‘What question 8?’ ‘That was so easy! Why did everyone else find it hard?’ ‘I miss the Library.’ ‘What do I do with my life now?’ ‘I can breathe again!’ ‘I failed. My whole life is over.’
We’ve all experienced some of these thoughts catapulting around our head as we leave an exam room. Let’s take a deeper look at the post exam feels and how to cope with them…
So you get up from your seat, walk down the aisles of perfectly aligned chairs and allow yourself to be carried by the crowd, through the narrow corridor and out into the fresh air. All the while, your mind is struggling to process what just happened in that room, in that paper… and why couldn’t you remember the word ‘effectively’? Your brain is exhausted so why is it still working at double speed, eagerly processing the 4 different conversations taking place around you between your course mates?
Every exam experience is different. You might come out of one and already be scouting out a quiet spot where you can break the news of your inevitable resit to your mum on the phone. Alternatively, you may come out of another exam completely over it and focused on what topping of pizza you’ll be having as a reward for bossing it. Every exam varies. Everyone’s experience will vary. But let’s take a quick whistle-stop tour through the most common post-exam thoughts:
1. ‘What question 8?’
So you feel prettaaay good about that exam. Hell, you even had time to check over your answers. You eagerly scout out your mates for a high-five and raucous celebration. There they are! You approach just as they’re discussing question 8. You’re momentarily confused. But there was no question 8… right?
So you think you may have missed a question. It’ll be really hard not to obsess over this – how many marks was it worth? How could you have possibly missed it? Did you number all of your questions wrong on the answer sheet? My best piece of advice would be not to dwell. You can’t be sure that you even missed this question and if you did, there’s not much to be done. You can learn from this, meticulously checking future exam papers. You may also rest assured, aware that it’s not your knowledge is being called into question. Mistakes happen.
2. ‘That was so easy! Why did everyone else find it hard?’
You open your exam paper and it’s all coming up Milhouse: the perfect choice of questions. You’ve even answered half of them from past practice papers! Excellent. You speed through your exam, check over your answers and even add a extra commas for good grammar. You practically glide out of the hall and into the arms of your bestest pal, as they say, “Worst exam ever, right?” Right. Wait, what?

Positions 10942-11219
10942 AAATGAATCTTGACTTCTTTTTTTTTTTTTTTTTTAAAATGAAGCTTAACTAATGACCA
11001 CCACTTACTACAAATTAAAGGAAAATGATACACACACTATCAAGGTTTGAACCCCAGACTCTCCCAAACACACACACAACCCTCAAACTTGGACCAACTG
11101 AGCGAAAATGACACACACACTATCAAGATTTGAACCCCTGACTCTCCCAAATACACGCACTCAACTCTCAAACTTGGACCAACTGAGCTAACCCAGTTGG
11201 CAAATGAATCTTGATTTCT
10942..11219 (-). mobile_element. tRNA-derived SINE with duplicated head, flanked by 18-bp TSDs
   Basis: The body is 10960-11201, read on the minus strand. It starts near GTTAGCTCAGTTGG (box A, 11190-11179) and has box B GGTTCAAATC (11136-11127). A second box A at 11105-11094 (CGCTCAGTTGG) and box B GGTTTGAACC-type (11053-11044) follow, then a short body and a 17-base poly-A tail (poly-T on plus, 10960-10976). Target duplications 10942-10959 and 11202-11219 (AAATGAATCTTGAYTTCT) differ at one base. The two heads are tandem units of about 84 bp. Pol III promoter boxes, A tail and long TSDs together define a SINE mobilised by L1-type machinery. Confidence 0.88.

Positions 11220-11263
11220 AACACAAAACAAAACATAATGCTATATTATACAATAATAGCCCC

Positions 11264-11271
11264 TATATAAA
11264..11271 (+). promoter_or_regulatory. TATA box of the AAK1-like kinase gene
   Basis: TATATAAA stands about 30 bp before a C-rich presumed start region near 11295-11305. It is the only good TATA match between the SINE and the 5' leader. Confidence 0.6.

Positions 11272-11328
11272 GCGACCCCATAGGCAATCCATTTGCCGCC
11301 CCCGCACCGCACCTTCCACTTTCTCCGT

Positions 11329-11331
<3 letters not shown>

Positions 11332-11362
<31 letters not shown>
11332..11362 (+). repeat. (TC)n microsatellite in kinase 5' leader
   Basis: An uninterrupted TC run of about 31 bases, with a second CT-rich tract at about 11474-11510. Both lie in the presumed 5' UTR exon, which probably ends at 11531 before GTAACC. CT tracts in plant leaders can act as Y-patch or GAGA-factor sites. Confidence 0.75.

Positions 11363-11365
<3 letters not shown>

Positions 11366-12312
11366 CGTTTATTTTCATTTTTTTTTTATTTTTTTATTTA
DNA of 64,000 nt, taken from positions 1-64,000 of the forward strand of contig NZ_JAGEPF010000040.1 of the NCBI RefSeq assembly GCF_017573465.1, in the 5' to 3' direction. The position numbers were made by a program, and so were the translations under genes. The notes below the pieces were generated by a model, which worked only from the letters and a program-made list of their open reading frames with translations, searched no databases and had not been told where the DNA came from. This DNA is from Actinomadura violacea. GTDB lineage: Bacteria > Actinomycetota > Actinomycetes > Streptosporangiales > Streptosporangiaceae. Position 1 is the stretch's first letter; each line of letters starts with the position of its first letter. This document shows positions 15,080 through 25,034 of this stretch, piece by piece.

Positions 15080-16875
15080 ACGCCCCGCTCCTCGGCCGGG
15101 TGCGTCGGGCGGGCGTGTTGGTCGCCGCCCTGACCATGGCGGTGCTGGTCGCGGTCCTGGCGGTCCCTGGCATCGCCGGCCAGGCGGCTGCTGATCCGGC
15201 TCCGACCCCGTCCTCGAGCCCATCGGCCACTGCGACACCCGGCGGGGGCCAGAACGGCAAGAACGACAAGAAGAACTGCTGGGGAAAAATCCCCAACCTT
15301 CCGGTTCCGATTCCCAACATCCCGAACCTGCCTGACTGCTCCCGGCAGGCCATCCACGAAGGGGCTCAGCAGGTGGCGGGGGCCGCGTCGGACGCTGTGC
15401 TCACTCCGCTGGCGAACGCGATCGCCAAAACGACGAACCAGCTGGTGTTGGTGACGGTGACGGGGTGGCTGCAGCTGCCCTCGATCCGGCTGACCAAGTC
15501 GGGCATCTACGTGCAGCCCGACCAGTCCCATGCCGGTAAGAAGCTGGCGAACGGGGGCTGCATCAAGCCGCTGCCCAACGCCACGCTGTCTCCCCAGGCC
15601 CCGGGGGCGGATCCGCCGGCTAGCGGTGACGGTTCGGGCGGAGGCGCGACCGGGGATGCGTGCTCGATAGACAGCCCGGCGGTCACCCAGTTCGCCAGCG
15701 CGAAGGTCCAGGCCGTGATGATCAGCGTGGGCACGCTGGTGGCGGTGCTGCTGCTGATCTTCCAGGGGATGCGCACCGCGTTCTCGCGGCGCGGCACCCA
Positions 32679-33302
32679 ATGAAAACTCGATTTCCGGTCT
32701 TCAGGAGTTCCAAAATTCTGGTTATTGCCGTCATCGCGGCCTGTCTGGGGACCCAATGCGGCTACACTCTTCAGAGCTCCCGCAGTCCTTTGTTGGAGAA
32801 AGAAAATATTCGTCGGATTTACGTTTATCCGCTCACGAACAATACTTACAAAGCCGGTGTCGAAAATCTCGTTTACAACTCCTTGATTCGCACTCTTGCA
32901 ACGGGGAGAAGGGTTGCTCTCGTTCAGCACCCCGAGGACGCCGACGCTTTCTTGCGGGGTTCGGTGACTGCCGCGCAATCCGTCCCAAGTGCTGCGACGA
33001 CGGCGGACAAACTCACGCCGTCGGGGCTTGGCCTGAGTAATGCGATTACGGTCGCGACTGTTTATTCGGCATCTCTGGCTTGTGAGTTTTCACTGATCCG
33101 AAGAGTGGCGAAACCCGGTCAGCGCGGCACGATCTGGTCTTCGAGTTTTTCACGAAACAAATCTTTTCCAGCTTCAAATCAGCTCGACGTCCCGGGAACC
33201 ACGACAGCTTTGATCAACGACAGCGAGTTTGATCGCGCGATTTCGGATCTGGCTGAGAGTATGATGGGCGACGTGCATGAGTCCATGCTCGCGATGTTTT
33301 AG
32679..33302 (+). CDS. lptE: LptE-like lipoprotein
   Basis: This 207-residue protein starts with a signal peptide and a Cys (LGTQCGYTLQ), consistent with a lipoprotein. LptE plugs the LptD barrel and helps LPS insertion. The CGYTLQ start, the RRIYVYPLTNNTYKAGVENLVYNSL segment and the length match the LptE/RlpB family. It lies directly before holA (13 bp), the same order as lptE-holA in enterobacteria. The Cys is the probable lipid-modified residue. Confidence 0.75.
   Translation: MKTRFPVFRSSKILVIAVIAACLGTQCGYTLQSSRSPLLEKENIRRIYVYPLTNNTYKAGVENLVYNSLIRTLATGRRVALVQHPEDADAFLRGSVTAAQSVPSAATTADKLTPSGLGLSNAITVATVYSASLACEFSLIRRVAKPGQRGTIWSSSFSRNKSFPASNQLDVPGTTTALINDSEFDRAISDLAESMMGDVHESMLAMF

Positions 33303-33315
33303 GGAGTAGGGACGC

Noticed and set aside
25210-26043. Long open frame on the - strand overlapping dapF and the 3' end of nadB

Just remember, everyone has different experiences during exams – the choice of questions, how much you’ve slept that day, little bits you focused on during revision or can recall from lectures. Don’t be influenced by others. It’s Occam’s razor. Don’t overthink!
3. ‘I failed. My whole life is over.’
I’m not denying that exams sometimes can actually, really be that bad. Poor choice of questions, you weren’t on point that day or it was just a particularly brutal exam. It happens. But sometimes life does throw a curveball at you. Trust me, that won’t be the last. So try to cope in the way that’s best for you: have a rant about it, comb through every detail (if that helps you to move past it), reflect, and then move on. Think positively about what you can do now. A resit? No biggie. You’ll be fully prepared next time. Or perhaps you need to come to terms with a slightly lower grade? Often, one paper won’t make a dramatic difference but if you feel that it will mean that you have to rethink your life plans then do this. Take some time to explore new avenues and possibilities. There’s nothing wrong with a little readjustment in the grand scheme of your life. And while it’s good to be prepared but don’t make any dramatic life choices until your results confirm your decisions! Exam results can often pleasantly surprise you.
4. ‘What do I do with my life now?’
You go out, buy a cheesecake and eat it. After that, it’s up to you; enjoy summer, look into jobs or internships or focus on some light reading for pleasure? I’d strongly recommend taking a break though. You deserve it (and your body probably needs it).
If you are concerned about exams at all, there are plenty of services to help: Student Careers & Skills can help with preparing you for jobs or helping you form plan. Student Support services are available if you feel anxious, concerned or depressed. This is very common, especially during times of pressure, so do talk to someone about it and seek out any support you might need.
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